The number and cost of disasters have been increasing over time due to a combination of increased exposure (that is, values ​​at risk of possible loss), vulnerability (that is, where we build and how we build), and climate change, which is increasing the frequency of some types of extremes that lead to billion-dollar disasters. More specifically, these trends are further complicated by the fact that much of the growth has taken place in vulnerable areas like coasts and river floodplains.

NOAA’s Satellite and Information Service is responsible for one of the most comprehensive data holdings on Earth. We archive and provide access to data and information from the surface of the sun to the bottom of the ocean. Some of our data records extend back millions of years, while we also serve real-time satellite observations to users. Understanding past environmental conditions is paramount to putting current events and future projections into a proper historical and climatic context. Our Earth Observation (EO) data provides critical inputs for climate projections, which allows us to better prepare for a changing world. We provide the foundational data that allows policy- and decision-makers at all levels to make informed decisions based on past, current, and future environmental conditions.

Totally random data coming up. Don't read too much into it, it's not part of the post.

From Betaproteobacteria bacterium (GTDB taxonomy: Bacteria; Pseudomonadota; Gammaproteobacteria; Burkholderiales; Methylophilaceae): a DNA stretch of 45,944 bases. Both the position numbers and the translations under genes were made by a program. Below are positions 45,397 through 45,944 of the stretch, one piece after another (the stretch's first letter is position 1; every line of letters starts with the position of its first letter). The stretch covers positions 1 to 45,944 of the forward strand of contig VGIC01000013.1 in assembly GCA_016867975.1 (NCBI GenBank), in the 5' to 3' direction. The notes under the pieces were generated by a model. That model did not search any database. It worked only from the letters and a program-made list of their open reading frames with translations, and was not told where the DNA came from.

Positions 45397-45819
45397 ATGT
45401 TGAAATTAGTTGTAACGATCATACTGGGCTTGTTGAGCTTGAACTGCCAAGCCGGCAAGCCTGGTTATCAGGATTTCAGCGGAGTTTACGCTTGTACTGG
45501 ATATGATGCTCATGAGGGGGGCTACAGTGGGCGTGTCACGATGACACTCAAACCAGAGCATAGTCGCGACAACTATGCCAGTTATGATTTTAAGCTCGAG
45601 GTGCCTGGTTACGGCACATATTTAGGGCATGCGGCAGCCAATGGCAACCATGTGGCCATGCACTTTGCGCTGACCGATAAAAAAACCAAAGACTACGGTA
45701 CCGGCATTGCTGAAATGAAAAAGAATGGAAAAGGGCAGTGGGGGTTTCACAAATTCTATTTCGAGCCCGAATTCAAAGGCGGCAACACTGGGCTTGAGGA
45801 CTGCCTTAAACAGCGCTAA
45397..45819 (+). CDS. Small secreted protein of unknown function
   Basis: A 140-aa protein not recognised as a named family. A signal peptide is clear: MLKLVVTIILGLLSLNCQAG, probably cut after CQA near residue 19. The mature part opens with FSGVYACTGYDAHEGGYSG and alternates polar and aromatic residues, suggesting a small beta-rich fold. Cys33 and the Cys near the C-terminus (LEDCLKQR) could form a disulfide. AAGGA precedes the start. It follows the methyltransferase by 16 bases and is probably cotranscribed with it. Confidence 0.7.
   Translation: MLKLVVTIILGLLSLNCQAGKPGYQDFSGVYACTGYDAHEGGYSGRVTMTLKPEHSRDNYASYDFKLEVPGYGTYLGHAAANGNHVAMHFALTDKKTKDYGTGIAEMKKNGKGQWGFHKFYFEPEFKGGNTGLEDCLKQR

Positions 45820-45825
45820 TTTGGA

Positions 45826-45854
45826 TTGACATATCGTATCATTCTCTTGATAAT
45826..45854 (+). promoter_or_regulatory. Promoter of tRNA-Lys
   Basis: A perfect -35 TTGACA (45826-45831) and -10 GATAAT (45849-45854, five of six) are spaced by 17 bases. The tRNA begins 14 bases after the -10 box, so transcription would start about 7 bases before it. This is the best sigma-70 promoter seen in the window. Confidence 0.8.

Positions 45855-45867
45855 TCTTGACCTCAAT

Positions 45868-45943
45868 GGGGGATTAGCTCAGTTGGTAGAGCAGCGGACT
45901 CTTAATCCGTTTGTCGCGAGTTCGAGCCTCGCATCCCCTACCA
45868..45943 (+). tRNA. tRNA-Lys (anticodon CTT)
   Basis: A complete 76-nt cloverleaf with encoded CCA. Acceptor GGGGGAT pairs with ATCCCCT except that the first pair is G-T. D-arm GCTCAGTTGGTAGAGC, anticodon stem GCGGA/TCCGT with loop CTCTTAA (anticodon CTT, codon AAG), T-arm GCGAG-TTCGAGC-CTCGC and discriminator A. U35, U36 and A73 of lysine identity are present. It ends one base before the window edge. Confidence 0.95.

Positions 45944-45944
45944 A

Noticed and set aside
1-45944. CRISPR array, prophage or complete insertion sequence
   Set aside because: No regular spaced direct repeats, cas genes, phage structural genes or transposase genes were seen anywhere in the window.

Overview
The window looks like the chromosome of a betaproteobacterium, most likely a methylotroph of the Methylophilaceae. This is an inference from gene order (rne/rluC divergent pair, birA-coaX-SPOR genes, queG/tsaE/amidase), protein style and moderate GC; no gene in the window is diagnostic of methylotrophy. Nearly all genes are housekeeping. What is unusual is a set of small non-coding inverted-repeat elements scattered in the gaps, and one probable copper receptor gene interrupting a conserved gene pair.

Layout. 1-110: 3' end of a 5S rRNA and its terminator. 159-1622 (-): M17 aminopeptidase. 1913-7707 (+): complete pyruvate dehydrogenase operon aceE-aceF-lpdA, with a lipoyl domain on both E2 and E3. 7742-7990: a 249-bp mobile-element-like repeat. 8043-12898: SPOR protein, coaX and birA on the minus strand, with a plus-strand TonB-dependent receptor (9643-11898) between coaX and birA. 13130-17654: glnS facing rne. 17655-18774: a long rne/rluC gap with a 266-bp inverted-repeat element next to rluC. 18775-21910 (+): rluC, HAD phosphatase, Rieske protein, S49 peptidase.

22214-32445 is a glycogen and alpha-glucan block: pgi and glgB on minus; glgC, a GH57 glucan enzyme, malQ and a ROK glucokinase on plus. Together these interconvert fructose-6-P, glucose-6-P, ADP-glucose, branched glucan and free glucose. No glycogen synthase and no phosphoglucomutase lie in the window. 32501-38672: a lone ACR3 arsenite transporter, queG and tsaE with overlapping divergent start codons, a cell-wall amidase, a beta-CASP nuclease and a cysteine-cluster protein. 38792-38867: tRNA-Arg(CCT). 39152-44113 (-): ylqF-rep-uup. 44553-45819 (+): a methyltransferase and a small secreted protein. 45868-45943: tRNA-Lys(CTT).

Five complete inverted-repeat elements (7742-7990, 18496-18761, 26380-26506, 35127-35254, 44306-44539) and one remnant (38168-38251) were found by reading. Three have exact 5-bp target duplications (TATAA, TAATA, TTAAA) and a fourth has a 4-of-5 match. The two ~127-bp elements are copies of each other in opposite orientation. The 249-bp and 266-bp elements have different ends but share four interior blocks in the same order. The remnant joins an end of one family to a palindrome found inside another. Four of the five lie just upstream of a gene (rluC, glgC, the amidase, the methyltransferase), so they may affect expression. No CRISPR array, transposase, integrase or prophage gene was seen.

A favorable policy environment

The policy environment in the US has provided enhanced opportunities for federal agencies to work collaboratively on issues of critical importance to the country, from the fires in the West to our changing climate.